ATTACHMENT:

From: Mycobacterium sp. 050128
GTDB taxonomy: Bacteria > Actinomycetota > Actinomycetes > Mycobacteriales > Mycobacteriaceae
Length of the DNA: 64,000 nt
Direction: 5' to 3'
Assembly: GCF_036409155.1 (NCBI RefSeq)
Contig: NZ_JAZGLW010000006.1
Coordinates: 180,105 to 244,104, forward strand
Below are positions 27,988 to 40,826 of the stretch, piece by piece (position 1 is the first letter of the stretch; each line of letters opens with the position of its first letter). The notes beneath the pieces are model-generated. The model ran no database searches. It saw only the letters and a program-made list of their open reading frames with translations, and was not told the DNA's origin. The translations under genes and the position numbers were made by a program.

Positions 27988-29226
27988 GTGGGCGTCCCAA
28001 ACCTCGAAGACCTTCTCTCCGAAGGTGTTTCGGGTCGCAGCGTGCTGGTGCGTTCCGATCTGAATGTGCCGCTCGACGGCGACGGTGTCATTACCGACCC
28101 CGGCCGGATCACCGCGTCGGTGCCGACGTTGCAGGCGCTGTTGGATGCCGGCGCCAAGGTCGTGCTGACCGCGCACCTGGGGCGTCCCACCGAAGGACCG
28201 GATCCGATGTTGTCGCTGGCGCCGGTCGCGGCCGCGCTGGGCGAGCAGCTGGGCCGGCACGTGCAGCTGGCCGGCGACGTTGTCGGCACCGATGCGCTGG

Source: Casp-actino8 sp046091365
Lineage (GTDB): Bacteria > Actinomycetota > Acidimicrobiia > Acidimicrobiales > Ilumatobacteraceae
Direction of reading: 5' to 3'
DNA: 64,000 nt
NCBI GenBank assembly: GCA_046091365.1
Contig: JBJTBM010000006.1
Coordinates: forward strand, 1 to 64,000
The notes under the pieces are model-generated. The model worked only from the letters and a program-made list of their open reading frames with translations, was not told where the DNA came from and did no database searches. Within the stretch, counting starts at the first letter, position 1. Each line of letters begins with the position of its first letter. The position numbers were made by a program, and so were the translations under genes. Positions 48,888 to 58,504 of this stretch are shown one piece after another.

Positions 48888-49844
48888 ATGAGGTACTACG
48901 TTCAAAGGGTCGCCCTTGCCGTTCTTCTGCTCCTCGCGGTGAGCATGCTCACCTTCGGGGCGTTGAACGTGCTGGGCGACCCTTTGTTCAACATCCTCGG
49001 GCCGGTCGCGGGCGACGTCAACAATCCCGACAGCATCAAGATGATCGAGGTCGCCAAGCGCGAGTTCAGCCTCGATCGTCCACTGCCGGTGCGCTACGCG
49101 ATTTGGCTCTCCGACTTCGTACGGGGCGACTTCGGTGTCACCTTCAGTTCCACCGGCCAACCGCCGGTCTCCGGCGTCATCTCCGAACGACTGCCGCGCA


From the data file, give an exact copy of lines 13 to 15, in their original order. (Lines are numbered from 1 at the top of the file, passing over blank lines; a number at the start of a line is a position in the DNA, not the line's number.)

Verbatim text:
28201 GATCCGATGTTGTCGCTGGCGCCGGTCGCGGCCGCGCTGGGCGAGCAGCTGGGCCGGCACGTGCAGCTGGCCGGCGACGTTGTCGGCACCGATGCGCTGG

Source: Casp-actino8 sp046091365
Lineage (GTDB): Bacteria > Actinomycetota > Acidimicrobiia > Acidimicrobiales > Ilumatobacteraceae